in the Kulshan Quest
By Ian Ferguson
This summer, a new race is coming to Bellingham with a course that will be a carefully guarded secret until race day. Half an hour before the starting gun, the course will be revealed. Then, in teams and individually, racers will navigate their way through a number of checkpoints on foot, bike and kayak, but the path they choose will be completely up to them. It’s an adventure race, and it’s called the Kulshan Quest.
Adventure races are popular in the east and the southwest, but although our region has a surplus of kayakers, trail runners, mountain bikers and amazing locales for outdoor sports, there are surprisingly few adventure races in Cascadia.
An adventure race combines two or more endurance sports with navigation. Individuals and teams race from point A to point B by any route they choose, usually with a map and compass. Instead of relaying each section, teams must complete the race as a unit.
The most extreme adventure races test the limits of human endurance and can last a week or more. Kulshan Quest is more accessible, with a six-hour division and a 12-hour division.
Although the course is kept secret, what is known is that the race will begin in the Fairhaven area. There will be kayaking, trail running and mountain biking sections, though not necessarily in that order. Teams will get lost. Fun will be had.
Kulshan Quest race director Brent Molsberry got into adventure racing in 2004 when he joined a team for Primal Quest, which was held in the Northwest that year. Racers kayaked from the San Juan Islands to Larrabee State Park, trekked and mountain biked their way into the North Cascades, then kayaked down the Skagit River before paddling back to the San Juans.
“It was a pretty amazing experience,” Molsberry said. “We went well beyond where I thought my limits were, and we just kept going. We were all up six days to finish the race and most days we were getting an hour or two of sleep, but we had fun through the entire race.”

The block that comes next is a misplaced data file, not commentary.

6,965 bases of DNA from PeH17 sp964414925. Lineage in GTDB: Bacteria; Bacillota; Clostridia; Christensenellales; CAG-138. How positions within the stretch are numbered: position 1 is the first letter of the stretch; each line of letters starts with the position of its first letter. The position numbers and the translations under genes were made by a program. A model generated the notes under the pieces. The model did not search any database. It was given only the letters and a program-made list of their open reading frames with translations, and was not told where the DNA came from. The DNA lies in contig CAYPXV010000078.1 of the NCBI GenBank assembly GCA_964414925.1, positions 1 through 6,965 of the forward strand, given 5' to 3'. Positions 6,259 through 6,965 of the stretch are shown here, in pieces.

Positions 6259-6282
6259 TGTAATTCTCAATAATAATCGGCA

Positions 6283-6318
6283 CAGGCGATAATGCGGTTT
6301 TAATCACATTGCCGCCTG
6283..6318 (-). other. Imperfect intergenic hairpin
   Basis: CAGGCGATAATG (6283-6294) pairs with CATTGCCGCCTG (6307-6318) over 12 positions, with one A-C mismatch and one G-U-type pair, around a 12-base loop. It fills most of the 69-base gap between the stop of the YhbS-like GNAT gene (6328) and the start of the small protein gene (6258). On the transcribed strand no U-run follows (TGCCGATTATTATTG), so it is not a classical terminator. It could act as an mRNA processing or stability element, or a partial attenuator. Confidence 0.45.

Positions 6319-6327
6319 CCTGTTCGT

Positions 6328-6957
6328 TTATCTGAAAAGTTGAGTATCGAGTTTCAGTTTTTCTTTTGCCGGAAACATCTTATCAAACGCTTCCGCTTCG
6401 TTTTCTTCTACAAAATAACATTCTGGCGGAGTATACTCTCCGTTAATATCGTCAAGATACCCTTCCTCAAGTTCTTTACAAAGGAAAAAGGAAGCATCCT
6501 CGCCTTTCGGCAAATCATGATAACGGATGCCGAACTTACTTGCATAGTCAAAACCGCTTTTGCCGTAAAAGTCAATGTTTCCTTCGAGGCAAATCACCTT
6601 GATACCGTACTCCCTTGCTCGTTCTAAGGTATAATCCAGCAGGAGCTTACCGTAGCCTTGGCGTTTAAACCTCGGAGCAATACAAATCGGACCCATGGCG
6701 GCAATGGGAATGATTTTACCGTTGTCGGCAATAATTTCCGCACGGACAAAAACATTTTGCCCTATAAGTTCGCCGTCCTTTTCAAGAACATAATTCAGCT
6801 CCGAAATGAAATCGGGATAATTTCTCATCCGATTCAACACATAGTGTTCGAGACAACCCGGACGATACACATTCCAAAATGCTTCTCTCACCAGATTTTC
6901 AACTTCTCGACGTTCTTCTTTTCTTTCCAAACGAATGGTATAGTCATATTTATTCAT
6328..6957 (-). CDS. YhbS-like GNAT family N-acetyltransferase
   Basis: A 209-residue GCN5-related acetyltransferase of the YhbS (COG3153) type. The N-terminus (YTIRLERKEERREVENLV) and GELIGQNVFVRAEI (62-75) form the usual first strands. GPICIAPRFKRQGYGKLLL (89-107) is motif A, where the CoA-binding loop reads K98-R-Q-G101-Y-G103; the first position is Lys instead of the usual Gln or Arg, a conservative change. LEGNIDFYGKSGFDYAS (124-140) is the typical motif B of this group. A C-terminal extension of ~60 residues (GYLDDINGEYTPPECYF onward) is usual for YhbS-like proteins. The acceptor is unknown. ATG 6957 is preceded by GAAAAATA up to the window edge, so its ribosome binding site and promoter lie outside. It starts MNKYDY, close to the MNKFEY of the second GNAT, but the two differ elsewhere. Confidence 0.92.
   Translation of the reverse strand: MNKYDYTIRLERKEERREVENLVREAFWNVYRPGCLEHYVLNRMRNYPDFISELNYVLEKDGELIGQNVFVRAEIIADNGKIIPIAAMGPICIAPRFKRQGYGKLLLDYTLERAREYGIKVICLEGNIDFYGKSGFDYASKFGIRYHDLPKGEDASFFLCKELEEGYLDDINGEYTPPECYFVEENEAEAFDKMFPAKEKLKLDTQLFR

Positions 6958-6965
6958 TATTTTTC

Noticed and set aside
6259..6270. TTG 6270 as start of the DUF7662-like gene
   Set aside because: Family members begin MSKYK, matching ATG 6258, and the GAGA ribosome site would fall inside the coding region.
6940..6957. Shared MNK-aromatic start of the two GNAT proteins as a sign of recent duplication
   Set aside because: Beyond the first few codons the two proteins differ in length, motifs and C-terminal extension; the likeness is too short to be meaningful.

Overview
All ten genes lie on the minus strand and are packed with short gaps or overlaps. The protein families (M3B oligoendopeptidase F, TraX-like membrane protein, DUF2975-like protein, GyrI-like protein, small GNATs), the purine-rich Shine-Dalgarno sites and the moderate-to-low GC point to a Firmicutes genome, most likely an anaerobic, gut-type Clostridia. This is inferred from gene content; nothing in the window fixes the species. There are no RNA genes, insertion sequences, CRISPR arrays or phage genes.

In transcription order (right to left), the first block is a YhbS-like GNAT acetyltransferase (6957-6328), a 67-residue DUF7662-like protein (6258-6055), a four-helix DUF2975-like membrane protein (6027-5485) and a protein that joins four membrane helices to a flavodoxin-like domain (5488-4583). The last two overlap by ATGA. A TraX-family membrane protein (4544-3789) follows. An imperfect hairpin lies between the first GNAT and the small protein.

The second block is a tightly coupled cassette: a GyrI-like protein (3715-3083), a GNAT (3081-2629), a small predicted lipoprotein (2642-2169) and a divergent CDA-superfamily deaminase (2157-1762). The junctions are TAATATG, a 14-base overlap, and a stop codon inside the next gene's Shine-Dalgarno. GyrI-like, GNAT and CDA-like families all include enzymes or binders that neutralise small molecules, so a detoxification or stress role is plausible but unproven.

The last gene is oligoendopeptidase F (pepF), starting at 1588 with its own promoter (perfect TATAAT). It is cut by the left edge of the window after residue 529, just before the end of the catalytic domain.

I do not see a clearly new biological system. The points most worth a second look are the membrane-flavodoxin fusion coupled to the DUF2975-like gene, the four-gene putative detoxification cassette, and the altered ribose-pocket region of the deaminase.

He was hooked, but when he looked for more adventure races in the area, he couldn’t find any. When a friend named Paul Hopkins approached him about starting an adventure race on San Juan Island, Molsberry signed on without hesitation. He has been directing the San Juan Island Quest for six years now, and he’s bringing the race to the mainland this year in the form of the Kulshan Quest.
Molsberry plans the course for each race so that the best route from checkpoint to checkpoint isn’t obvious. Knowledge of local trails can be a big advantage. Local knowledge or no, most teams get lost at some point, and some might decide to skip a checkpoint that is too challenging.
Molsberrry said that’s ok; adventure racing is less about winning and more about enjoying the adventure.
“It’s not really cutthroat. You’re out there to have fun, and so is everybody else,” Molsberry said.
The race ends with a barbeque-style after party and awards ceremony, with the cost of food and beer included in the registration fee.
For hardcore racers, the Kulshan Quest will serve as the northwest qualifier for the US Adventure Racing Association’s National Championships, which will be held in Maryland October 2-4.
Recreation Northwest, the team that brings the Bellingham Traverse to town every September, has partnered with Molsberry to organize the Kulshan Quest and San Juan Island Quest in addition to their Nortwest Traverse Series this summer.
The Kulshan Quest will be held June 21 in Fairhaven, and registration is open. To learn more and register for all the races Recreation Northwest offers, go to recreationnorthwest.org. x